Locus Amoenus V: Geisenheim

Locus Amoenus, Latin: the lovely or pleasing place. A common trope in Ancient Roman literature, usually a garden or woodland–a spot of inherent safety, comfort, and striking beauty. The concept features in works by authors as early as Homer, and it was reveled in by the later pastoral poets before being passed on to the writers of the Middle Ages and the Renaissance. Locus amoenus is a place to retreat to, often with overtones of Elysium on earth.OLYMPUS DIGITAL CAMERAApril 2, 2017 This time, the locus amoenus I am writing about isn’t my own, or not directly at least. It’s Jonathan’s–his tiny apartment in Geisenheim, where he studies viticulture and has lived on and off for the last seven years. In the time that I have known him, I’ve come to love the place, too. Now, he is beginning the long process of tearing it all apart, because he’s going to be leaving everything at the end of the summer and moving to California to be with me as I work towards my degree. It’s all thrilling, of course, but difficult: How does one fit 30 years of life into a few suitcases and set off for the other side of world? 

These sorts of processes are harder for Jonathan than they are for me. I love packed bookshelves and art on the walls, but a part of me has always been equally thrilled by minimalism. It’s exciting, and easy, for me to pare down everything to a suitcase, to give away and leave behind, and just go without it all.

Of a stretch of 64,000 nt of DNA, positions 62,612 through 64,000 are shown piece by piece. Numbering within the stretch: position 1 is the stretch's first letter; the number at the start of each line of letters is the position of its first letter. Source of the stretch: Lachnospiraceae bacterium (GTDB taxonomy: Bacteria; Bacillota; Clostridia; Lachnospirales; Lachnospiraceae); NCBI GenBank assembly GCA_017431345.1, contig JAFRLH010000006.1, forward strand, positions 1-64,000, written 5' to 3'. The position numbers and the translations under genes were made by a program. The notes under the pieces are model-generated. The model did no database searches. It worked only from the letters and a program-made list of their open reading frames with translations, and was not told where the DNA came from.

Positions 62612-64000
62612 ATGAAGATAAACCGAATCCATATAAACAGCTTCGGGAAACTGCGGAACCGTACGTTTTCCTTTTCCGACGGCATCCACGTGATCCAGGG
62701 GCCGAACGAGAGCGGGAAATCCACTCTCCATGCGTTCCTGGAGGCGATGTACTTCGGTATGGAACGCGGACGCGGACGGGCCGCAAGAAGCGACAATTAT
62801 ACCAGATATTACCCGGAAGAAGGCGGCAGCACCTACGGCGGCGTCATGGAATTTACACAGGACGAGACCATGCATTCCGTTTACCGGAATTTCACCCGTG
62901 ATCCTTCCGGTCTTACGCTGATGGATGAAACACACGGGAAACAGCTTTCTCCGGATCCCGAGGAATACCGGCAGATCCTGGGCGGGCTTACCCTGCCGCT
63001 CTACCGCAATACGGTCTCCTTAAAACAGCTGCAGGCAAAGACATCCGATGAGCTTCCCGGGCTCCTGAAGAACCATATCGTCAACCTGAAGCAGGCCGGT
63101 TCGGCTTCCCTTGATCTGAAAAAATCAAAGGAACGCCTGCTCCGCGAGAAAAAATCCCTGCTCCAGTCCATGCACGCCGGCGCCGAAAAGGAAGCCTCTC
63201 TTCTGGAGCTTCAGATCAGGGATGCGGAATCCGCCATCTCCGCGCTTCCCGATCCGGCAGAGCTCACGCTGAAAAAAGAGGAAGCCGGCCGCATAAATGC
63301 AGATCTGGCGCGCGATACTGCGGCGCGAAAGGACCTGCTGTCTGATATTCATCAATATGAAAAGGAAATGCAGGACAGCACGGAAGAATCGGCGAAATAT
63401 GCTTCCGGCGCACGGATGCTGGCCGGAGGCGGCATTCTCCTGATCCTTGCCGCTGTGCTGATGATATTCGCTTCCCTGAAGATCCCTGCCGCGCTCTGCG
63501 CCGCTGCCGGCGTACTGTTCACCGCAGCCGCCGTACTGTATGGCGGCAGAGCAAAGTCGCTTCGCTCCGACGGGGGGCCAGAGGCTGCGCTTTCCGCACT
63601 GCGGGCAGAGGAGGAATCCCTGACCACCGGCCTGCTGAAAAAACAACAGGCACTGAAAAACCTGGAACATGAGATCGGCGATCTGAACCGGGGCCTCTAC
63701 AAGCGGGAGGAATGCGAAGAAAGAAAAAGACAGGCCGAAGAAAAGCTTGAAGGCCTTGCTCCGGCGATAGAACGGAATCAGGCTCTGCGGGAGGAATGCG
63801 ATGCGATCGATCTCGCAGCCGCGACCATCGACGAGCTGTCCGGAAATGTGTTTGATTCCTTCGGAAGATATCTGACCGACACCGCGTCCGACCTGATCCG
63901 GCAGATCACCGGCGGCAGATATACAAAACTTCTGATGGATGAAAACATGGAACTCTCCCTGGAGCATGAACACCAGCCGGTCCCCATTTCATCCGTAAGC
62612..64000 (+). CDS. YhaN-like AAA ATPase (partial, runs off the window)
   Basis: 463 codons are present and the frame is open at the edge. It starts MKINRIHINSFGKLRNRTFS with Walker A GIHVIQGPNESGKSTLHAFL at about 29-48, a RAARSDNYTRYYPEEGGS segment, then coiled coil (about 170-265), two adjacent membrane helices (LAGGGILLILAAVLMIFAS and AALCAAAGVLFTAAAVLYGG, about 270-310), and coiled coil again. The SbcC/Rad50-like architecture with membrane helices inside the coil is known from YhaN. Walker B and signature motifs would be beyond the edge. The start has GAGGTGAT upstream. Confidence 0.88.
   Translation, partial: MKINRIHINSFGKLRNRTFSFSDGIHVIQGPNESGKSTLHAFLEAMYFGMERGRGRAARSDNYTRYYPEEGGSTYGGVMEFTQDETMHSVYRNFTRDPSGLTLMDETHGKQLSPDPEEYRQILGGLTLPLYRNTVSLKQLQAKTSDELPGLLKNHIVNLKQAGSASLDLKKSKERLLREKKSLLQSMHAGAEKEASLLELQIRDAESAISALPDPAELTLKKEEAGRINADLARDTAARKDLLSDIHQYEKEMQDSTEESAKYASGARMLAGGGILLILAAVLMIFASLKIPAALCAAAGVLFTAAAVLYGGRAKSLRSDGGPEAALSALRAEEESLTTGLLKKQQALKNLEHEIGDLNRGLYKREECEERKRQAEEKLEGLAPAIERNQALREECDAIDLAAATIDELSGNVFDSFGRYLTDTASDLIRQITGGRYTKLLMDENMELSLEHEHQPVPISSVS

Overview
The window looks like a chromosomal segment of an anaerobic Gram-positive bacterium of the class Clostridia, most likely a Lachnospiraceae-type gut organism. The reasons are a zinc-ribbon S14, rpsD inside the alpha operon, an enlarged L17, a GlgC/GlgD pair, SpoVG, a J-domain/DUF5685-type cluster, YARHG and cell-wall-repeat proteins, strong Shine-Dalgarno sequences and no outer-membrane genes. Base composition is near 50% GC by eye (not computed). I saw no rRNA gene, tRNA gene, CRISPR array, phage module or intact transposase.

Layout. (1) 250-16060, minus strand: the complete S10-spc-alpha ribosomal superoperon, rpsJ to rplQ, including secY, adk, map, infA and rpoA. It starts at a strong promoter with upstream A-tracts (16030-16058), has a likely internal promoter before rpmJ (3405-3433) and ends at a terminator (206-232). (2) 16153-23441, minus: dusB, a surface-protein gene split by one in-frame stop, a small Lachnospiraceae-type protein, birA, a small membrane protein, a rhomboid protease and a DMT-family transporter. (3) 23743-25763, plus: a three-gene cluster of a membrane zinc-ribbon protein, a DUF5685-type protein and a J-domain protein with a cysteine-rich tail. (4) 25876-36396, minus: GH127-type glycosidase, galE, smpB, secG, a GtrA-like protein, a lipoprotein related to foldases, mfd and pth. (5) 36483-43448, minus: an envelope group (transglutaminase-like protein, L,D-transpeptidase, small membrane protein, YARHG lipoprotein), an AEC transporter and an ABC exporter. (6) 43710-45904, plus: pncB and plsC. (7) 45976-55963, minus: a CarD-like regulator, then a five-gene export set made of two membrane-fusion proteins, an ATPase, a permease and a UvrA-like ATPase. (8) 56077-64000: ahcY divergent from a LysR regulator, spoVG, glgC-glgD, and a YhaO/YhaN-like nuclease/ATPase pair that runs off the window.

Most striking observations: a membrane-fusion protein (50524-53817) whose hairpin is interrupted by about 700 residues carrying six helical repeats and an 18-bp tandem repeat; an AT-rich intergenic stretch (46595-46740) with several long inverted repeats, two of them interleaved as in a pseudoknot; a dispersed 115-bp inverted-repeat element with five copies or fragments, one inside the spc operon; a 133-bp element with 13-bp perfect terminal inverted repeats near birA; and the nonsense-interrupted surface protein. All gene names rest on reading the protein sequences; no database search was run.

Jonathan, however, is a materialist in the richest sense of the word. He revels in the feel and shape and smell of the physical, in beautiful and useful things, in collecting and saving and creating. His apartment is packed with stories as told by objects, full of leather and paper and wood and green growing plants. There is a record player, and a tiny glass still for making gin. There is a dark wood cabinet that folds open to reveal a collection of matching tumblers and wine glasses. There are small wooden drawers full of vials of seeds, rainbow-colored tin, pocket knives, sealing wax. There are boxes and boxes of old letters and photographs.

All of these things are a part of him, and I love him for it. But they all make the leave-taking so much harder. Almost none of this will make it to California, at least not at first. So I took my camera during my last visit to try to capture a bit of it. I wanted to try to get the feel of this lovely place onto film before he, or actually we, pack up, leave all this, and start something new.

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2 thoughts on “Locus Amoenus V: Geisenheim

  1. Love your descriptions of his things and the person who’s collected them. I can relate to both of you. Best of luck in the transition—it will be worth it to create your shared space.

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